'Evernote and Dropbox: Why I Use (and Love) Both'

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Brett Kelly, author of the popular Evernote Essentials guide, writes about how he uses both Evernote and Dropbox for different purposes:

This isn’t to say that, should one be so inclined, somebody couldn’t make Evernote into a kind of a Dropbox or Dropbox into a kind of an Evernote. The similarities are strong enough (barely) such that one could theoretically be used in place of the other. I’m not a fan of this idea because I’m a firm believer in using the right tool for the job.

I have to agree. I am also a user (and fan!) of both services, and happily pay for both of them each month ($5/mo for Evernote Premium, and $10/mo for Dropbox Pro 50GB, although I might even upgrade the Dropbox account to the 100GB soon).

Each service was clearly intended for different use-cases. For example, my Dropbox is essentially a replacement for the 'My Documents' folder on any PC I use. It's where I store my iTunes library, including several movies for streaming on my iPhone via the mobile app, as well as all of my personal photos, installers for many useful applications, various documents (sorted by type), backups of files I may need later, and more.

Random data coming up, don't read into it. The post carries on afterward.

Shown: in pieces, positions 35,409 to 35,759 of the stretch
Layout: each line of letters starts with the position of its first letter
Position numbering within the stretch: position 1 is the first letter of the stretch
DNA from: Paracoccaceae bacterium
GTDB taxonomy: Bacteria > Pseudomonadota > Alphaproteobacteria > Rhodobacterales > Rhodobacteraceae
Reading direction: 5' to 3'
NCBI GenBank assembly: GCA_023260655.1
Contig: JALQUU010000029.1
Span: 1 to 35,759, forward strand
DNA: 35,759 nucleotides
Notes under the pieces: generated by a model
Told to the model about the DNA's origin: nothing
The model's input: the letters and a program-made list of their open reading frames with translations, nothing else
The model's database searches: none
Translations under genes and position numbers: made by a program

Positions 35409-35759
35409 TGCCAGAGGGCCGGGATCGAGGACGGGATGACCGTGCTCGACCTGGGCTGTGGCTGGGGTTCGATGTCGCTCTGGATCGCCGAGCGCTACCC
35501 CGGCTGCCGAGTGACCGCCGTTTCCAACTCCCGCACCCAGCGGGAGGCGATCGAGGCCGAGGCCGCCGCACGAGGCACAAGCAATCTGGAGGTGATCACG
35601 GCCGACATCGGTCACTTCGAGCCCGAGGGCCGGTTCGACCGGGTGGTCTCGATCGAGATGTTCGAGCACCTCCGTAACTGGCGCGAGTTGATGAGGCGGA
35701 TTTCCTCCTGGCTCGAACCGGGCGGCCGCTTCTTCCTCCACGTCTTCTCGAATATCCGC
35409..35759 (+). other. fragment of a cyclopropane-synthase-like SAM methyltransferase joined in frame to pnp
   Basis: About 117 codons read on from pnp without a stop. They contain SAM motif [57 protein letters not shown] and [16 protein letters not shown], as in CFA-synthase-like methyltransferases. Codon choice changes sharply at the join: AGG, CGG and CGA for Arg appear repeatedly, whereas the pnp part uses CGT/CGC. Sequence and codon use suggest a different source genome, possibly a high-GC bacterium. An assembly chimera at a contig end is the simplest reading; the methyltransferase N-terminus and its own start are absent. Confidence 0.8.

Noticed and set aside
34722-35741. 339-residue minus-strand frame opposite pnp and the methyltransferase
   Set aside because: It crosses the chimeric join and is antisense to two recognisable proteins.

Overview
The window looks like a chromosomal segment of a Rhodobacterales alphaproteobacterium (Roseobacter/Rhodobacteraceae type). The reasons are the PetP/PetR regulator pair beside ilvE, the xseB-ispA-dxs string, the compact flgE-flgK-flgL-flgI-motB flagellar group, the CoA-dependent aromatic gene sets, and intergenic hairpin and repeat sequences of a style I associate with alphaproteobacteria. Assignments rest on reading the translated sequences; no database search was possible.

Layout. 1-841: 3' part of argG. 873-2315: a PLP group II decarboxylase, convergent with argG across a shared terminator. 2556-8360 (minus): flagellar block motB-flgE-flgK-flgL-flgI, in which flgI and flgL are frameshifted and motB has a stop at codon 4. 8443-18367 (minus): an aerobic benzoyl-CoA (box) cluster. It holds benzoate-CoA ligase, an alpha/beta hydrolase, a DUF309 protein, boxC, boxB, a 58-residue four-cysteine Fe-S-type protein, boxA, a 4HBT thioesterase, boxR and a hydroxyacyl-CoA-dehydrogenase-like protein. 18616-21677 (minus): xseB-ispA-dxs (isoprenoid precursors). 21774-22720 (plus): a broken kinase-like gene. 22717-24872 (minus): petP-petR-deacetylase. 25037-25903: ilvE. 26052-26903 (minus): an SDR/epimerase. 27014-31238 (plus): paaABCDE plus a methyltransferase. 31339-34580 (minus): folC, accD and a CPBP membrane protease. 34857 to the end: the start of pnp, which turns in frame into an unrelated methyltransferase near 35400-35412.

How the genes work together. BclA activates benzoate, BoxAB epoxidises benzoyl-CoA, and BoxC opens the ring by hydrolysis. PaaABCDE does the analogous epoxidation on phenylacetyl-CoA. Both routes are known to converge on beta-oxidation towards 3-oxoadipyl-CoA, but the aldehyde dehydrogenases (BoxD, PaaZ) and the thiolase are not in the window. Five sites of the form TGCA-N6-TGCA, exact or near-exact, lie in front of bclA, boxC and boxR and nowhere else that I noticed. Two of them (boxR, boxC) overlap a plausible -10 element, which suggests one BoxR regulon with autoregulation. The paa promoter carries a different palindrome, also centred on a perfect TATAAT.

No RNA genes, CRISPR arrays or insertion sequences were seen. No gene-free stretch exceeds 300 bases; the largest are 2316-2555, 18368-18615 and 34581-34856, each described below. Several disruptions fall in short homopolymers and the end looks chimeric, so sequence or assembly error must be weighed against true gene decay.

My Evernote account is mainly used to store 'clipped' content from websites, or notes that take advantage of Evernote's multimedia features. Examples would include recipes, gift ideas, stuff I want to buy later, travel notes from cities that I've visited, important information that I may need for my full-time job (yes, I have a job outside of Unretrofied; you think I actually make money doing this?), copies of receipts, stuff I have liked (photos, wines, foods, art, etc), how-to articles for projects, blog post drafts, various sorts of inspiration (style, fitness, design, writing, etc)....the list goes on and on and on.

I agree that Dropbox could feasibly be used for the same purposes that I use Evernote for, but it would be far more convoluted. I would rather just highlight content on a webpage and click the 'Clip to Evernote' button in my browser than try to recreate a webpage layout in a Word or PDF document. Sometimes you don't even have to do that much! If you just click the Clip button without highlighting anything, it can usually determine what content you're looking to save automatically (automagically?) except in cases of weird website layouts.

The nice part of Evernote is that everything is easily tagged and searchable, including the text within images. Dropbox has no such feature, you can only put certain files in certain folders for your own organizational purposes, which I have done since I'm borderline OCD, but it's just not the same.

Evernote is a glorified bookmarking service, while Dropbox is a place to store files (although I do occasionally attach files to certain notes within Evernote). There's room for both in the world, and I don't see either of them really reducing the value of the other.

NerdGap | Evernote and Dropbox: Why I Use (and Love) Both